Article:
Win rate is one of the most important metrics that measure sales success, but sometimes it’s overshadowed by conversion rates, which have a direct impact on the bottom line.
It measures sales divided by the number of sales opportunities. It’s a bit like measuring the effort suppliers put into sales, whether it pays off or not.
We’re going to take a deeper look at win rate and how an early engagement strategy can improve your chances of winning procurement contracts.
Why Is Win Rate Important?
Win rate is particularly important in the public sector procurement process because it zeroes in on patterns that could be costing you lucrative tenders. It also pinpoints strengths, indicating what works and what can be transferred to other projects.
Deeper analysis enables B2G marketers to use patterns of data to predict their business’s future sales and unravel its financial capabilities. It effectively gives you a road map to maintain high win rate percentages.
A good win rate also instils confidence in stakeholders and other key people in the process and attracts the interest of public sector buyers.
Win Rate Can Be Simple Or Complicated
On the face of it, win rate is easy to calculate. It starts to get a bit more complicated when you have a few B2G marketing campaigns on the go simultaneously. You can simplify the process by choosing a narrow area of focus to generate current data that is easier to act upon.
How To Increase Win Rate
There are several steps you can take to reach your sales objectives and increase your win rate.
1) Strategic early engagement
Early engagement is one of the most important steps you can take to lock in B2G contracting authorities. It’s about establishing lines of communication with key decision-makers and proving your worth by sharing information via webinars, guest blog posts, and podcasts that have a direct bearing on their field.
If you nail your early market engagement strategy, you’ll leave procurement buyers with a good impression of your business. In the highly competitive public sector, a good and lasting impression can be invaluable.
We’ll take a deeper look at how early engagement can give you a competitive advantage below.
2) Automation systems
Automation systems can be game changers in public procurement. They automate several time-consuming tasks, freeing employees to focus on their core activities, including strategic engagement planning and implementation.
This can dramatically improve your planning process as you have more constructive input from employees who would be otherwise engaged.
Furthermore, automating tasks removes the risk of human error, increasing the accuracy of essential data. Data provides real-time insight, so you can make decisions and implement new ideas immediately to optimise opportunities and minimise risk.
3) Be proactive
Follow up on promising leads. Don’t bombard potential clients with phone calls and emails, but keep in touch just enough to remind them that you’re there to deliver all the products, services, and benefits they could possibly need.
Proactive supplier engagement shows your target audience that you’re so confident in your products or services that you’re willing to grab the bull by the horns, initiate communication, and provide informed knowledge that addresses their pain points.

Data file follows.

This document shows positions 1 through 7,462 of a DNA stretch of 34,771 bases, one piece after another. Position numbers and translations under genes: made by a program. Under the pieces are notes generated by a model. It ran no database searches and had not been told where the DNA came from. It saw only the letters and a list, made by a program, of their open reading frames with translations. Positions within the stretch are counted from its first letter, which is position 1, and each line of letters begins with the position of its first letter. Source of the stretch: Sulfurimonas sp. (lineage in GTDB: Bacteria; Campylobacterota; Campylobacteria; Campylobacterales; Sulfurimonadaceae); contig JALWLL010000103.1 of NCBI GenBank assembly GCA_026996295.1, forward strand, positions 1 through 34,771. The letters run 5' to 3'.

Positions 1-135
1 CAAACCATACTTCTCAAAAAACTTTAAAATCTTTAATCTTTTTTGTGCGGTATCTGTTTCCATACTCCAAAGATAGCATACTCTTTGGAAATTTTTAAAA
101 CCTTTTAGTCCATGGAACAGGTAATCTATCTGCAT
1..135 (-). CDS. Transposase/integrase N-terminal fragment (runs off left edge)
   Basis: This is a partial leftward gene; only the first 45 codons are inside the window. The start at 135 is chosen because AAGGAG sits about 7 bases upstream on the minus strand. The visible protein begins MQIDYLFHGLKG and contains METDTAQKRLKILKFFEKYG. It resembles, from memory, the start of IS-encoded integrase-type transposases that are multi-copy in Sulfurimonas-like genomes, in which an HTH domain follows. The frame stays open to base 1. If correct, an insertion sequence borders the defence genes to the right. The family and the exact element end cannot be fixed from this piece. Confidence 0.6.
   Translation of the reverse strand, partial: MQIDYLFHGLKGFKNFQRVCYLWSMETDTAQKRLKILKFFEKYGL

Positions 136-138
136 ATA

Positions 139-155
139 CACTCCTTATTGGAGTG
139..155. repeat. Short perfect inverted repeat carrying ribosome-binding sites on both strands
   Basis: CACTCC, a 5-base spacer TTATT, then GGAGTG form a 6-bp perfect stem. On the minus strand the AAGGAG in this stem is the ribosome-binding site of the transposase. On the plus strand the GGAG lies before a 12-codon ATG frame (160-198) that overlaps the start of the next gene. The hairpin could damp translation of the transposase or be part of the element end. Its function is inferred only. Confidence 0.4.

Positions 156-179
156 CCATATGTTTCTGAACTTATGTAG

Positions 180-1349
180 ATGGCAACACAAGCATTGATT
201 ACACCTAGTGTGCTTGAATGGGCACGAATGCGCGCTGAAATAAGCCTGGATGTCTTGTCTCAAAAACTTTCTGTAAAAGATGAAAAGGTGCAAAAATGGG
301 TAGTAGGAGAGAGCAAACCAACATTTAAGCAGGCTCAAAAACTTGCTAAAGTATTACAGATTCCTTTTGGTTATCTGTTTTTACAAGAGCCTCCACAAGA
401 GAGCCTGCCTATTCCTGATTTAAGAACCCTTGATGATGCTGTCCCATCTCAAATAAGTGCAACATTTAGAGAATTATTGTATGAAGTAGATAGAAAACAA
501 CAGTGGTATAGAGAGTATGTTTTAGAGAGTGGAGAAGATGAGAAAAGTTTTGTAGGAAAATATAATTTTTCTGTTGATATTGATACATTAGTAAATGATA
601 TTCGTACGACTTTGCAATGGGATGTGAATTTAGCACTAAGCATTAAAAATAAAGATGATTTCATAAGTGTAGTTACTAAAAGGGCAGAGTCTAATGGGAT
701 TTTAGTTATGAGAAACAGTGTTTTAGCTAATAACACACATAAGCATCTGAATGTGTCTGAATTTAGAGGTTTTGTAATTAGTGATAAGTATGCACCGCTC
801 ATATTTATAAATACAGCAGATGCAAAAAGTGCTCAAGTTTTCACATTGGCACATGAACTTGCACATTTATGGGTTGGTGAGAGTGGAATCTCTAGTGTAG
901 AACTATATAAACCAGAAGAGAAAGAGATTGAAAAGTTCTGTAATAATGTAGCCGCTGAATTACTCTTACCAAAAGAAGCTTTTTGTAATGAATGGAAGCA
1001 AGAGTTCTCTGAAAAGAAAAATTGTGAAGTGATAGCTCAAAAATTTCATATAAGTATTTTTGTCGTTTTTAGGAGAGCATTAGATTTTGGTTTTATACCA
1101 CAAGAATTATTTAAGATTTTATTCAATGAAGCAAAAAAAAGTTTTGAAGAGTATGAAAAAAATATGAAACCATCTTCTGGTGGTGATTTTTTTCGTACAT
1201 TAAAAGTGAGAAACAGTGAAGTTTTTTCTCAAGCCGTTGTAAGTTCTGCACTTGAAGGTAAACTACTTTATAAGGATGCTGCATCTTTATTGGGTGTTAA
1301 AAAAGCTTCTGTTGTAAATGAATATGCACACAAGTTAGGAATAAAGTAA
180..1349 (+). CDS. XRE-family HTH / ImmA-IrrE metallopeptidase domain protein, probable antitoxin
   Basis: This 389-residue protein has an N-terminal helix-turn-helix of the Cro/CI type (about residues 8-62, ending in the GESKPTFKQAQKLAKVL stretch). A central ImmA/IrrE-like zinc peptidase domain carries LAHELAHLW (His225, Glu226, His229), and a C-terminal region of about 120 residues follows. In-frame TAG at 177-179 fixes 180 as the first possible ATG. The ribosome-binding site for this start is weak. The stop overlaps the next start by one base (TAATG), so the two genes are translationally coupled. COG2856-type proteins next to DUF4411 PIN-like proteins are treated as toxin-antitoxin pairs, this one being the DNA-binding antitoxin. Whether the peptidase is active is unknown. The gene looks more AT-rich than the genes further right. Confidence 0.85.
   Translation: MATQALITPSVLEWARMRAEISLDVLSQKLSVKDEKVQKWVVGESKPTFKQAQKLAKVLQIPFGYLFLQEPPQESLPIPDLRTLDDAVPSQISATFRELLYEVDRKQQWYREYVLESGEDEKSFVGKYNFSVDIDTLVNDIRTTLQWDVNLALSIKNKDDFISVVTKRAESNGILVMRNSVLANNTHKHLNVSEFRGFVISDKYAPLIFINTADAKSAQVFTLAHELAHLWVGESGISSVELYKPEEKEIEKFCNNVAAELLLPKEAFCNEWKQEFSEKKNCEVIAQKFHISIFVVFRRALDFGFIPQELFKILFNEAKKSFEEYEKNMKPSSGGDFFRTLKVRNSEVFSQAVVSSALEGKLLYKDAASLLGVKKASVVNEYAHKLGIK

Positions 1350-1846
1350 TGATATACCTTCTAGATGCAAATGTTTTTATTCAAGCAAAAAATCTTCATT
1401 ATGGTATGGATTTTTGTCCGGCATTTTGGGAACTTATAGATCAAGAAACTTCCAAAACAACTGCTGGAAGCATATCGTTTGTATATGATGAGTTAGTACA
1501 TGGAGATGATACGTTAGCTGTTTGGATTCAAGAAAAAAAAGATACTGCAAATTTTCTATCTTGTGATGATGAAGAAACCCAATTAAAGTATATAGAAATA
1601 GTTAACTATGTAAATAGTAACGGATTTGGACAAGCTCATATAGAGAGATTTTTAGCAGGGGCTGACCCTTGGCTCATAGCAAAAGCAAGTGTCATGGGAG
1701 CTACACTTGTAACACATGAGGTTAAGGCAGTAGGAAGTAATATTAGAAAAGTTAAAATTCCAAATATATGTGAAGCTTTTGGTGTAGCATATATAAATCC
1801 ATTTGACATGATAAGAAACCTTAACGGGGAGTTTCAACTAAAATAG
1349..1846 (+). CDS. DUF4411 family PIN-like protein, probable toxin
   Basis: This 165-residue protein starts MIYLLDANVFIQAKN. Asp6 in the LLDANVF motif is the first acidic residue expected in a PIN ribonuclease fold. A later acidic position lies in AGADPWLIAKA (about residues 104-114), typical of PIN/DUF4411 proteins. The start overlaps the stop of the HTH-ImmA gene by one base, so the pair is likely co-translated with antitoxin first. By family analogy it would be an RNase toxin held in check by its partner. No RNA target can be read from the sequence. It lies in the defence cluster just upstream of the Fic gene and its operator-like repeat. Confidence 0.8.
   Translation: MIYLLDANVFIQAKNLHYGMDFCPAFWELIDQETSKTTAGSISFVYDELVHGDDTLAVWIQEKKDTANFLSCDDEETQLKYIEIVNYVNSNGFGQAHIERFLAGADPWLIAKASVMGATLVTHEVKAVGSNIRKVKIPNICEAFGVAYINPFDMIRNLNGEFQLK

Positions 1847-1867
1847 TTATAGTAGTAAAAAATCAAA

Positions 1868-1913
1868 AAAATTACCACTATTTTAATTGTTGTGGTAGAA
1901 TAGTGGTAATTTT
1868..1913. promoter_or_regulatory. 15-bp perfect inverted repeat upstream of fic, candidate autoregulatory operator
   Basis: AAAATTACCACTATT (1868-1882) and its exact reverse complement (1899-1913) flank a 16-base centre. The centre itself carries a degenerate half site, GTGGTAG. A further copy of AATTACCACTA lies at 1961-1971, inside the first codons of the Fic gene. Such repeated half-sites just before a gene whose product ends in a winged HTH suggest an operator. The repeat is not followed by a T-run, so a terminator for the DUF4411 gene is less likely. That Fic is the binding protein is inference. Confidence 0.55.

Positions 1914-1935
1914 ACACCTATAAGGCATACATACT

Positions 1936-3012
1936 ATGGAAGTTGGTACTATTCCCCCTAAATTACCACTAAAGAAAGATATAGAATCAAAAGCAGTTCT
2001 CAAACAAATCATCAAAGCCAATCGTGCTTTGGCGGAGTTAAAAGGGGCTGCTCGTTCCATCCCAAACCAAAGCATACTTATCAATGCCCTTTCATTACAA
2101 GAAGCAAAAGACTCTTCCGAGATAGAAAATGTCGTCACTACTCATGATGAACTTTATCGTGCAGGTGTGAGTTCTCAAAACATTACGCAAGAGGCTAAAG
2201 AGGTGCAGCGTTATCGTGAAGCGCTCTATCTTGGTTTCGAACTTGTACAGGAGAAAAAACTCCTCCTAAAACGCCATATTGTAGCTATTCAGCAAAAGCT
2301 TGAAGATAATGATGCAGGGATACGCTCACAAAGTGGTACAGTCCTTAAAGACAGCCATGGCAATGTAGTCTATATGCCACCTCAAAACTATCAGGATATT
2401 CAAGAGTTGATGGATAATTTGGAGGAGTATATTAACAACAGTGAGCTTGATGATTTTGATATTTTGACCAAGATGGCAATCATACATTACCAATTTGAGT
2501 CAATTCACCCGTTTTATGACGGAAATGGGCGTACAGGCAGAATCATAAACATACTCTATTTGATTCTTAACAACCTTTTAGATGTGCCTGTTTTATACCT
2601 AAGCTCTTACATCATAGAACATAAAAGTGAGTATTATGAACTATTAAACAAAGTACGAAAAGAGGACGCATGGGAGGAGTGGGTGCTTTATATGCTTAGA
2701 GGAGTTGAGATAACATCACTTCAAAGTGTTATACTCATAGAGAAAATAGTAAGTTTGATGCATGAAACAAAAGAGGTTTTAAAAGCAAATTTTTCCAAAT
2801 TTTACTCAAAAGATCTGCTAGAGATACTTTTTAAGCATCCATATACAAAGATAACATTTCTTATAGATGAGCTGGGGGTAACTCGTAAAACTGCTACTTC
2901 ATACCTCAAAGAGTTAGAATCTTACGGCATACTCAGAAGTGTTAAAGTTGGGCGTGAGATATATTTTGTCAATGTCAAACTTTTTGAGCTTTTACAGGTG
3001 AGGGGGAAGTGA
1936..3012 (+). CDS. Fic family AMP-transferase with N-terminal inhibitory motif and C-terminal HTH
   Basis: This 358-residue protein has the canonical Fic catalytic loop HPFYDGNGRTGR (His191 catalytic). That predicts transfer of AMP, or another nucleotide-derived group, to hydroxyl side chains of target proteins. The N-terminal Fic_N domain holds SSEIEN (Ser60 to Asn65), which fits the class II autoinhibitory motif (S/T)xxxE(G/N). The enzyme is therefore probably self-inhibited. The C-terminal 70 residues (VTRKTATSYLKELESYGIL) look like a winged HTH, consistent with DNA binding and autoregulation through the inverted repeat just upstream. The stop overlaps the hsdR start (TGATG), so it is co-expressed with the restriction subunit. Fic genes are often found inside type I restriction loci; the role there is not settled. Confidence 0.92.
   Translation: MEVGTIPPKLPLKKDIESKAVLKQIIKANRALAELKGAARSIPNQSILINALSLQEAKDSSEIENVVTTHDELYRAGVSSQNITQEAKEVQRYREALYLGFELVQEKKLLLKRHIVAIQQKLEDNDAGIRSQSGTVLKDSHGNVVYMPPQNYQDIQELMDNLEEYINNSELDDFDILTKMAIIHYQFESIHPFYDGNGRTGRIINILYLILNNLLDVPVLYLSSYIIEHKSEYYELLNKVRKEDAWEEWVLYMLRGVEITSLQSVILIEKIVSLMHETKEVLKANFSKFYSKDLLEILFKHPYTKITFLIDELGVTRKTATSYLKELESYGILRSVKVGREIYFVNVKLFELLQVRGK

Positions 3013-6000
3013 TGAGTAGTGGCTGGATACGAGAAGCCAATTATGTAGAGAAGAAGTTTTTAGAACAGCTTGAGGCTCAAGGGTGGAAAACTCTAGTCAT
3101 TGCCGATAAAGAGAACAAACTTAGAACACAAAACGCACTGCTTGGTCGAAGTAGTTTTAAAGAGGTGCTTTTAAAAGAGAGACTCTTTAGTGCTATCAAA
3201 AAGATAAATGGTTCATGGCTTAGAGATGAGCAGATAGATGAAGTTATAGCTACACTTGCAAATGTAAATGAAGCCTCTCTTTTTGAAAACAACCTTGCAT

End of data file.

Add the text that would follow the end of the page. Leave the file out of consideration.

Confidence (well-placed confidence) mitigates concerns and builds trust that you can help them achieve their goals.
4) Nurture relationships
Take care of the relationships you established during the early-stage engagement process. You put a lot of effort into creating an early engagement marketing plan, so don’t let your relationships with key decision-makers and stakeholders fade away.
You can nurture these relationships by maintaining regular communication – again, not to excess – and continuing to provide useful resources, like blog posts that are particularly relevant to their professional (and maybe personal) interests. A little personal attention goes a long way to building goodwill in the public sector.
5) Understand pain points
Just like early supplier engagement, understanding pain points is an incredibly important step in an engagement plan. To make it work, suppliers must develop a communication strategy that clearly demonstrates active listening.
This enables you to tailor bids more closely to public sector needs.
Maintaining supplier engagement demonstrates ongoing interest in pain points, as you continue to develop solutions and innovative services that have the potential to meet objectives and deliver the desired results.
As promised a deeper delve into early engagement.
An early engagement plan in procurement is a strategy for suppliers to introduce themselves to key players in public sector procurement before contract notices are published.
Early engagement is a (not-so) secret weapon
An early supplier engagement plan is a bit like a secret weapon that everyone knows about. It provides several benefits which, when used correctly, can improve suppliers’ chances of winning contract notices.
Unfortunately, it’s likely that your competitors also use early engagement strategies to attract the attention of public sector buyers. That just means that your early engagement plan must be particularly compelling to outshine fellow bidders.
Perhaps the biggest advantage of supplier engagement is that you get to understand contracting authorities’ pain points in more detail. You gain insight into their inner workings and you can leverage that information to write super-specific bids when you submit bits for contract notices.